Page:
The Bethel Winter House, a nonprofit homeless shelter, won’t open its doors again until December. But winter’s come early this year and that leaves the community’s homeless population, out in the cold.
The weather is getting chillier by the day and the brown-green tundra has turned brown-yellow. A few snowflakes even fell over the weekend. Although the mercury is dropping, the Bethel Winter House, is not scheduled to open until December 1st.
Rick Robb worked with the original founders of the homeless shelter. He says there aren’t many opportunities for the homeless here, to stay warm.
“There’s very few to know, resources in Bethel for folks that are homeless. Whether it’s a temporary homeless or a chronic homeless. I mean we get a lot of people that come through here without a place to live. People tend to float from house to house sleeping on floors and couches. A lot of people stay in abandoned buildings, and that’s proved a problem with some crime and we’ve even had some deaths in the past,” said Robb
Bethel Winter House, relies completely on donations and is run by volunteers. The group formed a Lions Club and started the homeless shelter last December, after six outdoor deaths in the winter before. A January 2013 point-in-time survey of the homeless population said there were approximately 100 homeless people that were sleeping either in a shelter, such as TWC, or on someone’s couch, out in the woods or in an unheated home. Thirty-six of them were kids.
Ross Boring is the secretary for the Winter House Board. He says organizers are overwhelmed by the work involved in running the shelter and it’s been hard to find volunteers to work overnight, especially on weekdays.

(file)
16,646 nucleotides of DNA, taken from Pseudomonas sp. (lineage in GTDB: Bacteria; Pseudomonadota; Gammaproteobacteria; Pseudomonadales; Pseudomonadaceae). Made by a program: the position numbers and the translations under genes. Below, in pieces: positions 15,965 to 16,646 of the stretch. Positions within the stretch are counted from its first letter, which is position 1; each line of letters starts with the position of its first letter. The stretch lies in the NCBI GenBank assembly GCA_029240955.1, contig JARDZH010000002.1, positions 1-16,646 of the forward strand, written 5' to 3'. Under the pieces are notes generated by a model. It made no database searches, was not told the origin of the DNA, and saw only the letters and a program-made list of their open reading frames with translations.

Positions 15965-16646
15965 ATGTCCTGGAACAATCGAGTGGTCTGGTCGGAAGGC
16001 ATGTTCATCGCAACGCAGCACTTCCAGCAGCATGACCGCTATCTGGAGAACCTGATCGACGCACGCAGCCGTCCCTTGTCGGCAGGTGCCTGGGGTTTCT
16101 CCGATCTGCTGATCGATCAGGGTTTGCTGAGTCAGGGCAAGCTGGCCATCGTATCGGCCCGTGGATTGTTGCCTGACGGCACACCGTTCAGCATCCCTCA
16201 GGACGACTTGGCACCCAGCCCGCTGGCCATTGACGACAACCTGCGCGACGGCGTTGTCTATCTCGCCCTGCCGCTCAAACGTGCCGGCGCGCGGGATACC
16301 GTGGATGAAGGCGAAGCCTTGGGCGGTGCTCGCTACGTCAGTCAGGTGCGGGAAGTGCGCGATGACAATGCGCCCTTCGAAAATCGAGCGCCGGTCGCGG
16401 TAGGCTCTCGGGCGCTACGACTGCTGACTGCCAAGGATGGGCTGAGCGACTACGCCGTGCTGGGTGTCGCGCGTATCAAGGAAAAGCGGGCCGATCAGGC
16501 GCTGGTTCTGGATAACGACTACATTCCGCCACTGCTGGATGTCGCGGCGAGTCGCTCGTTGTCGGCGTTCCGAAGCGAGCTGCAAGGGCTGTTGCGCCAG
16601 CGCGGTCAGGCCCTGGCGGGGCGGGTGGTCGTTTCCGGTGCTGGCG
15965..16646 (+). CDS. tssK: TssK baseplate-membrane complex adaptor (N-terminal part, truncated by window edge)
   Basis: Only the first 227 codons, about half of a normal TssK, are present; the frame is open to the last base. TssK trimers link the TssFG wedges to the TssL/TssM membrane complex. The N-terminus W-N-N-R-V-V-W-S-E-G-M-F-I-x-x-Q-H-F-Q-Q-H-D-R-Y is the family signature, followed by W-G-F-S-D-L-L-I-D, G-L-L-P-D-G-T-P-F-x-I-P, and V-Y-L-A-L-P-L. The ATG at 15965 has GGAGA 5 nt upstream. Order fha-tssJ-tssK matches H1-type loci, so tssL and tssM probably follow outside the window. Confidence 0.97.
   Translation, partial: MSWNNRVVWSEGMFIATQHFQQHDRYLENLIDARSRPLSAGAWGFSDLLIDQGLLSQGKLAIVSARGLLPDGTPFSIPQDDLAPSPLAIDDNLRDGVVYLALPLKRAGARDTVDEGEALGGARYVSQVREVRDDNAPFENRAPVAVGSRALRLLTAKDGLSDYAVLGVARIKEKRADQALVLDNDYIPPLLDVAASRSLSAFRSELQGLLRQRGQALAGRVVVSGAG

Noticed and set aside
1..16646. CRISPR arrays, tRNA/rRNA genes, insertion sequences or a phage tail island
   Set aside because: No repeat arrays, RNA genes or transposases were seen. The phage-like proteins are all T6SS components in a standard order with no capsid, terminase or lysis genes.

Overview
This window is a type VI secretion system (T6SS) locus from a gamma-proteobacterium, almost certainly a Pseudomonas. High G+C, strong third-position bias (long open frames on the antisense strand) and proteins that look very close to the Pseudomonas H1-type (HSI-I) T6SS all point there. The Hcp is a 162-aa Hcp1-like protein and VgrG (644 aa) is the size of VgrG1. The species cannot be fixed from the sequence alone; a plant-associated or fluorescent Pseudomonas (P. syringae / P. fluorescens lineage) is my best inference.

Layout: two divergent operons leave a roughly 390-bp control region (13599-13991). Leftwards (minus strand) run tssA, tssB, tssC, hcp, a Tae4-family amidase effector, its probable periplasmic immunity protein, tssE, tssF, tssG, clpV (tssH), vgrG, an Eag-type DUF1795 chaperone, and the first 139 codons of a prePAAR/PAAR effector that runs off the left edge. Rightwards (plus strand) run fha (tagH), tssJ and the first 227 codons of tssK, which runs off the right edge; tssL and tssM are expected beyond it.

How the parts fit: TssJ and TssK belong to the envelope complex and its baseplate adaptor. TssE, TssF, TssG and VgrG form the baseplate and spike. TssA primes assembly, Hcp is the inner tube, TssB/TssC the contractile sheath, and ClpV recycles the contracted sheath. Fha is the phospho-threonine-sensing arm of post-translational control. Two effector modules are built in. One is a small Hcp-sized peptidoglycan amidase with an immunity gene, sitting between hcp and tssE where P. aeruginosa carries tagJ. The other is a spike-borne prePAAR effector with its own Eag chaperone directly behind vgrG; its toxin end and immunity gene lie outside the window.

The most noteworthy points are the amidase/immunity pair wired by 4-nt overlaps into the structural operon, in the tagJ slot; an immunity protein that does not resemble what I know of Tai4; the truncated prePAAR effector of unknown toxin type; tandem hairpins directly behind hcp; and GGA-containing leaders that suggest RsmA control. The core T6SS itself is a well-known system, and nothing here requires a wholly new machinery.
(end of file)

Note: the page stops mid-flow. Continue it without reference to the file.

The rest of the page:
“Last year we were very worn out at the end of the three months and all of this depends on us. You know if we don’ have volunteers one night we’ll have to turn guests away and won’t be able to run the shelter,” said Boring.
Boring says that is something they hope they won’t ever have to do. Organizers have applied for grants, including one with the Alaska Mental Health Trust Authority, that would allow them to hire someone to run the shelter, but they have not yet received a response. Last winter the shelter moved from church to church throughout the cold season. Organizers say, along with hiring a manager, they would eventually like to find a more permanent location for the shelter … but for now…
“What people have to realize is that this is a Lions Club, everyone there is volunteers. There’s nobody that’s paid for anything that we’re doing. This is strictly a volunteer organization, it is very difficult for us at times to get volunteers to do the Sunday night up to Friday morning because everyone is working,” said Boring.
This week, overnight temperatures are expected to drop down into the 20’s and 30’s. The Bethel Winter House has spoken to a few entities around the community about the possibility of hosting the winter house, but at the time this story was filed, they haven’t gotten any responses.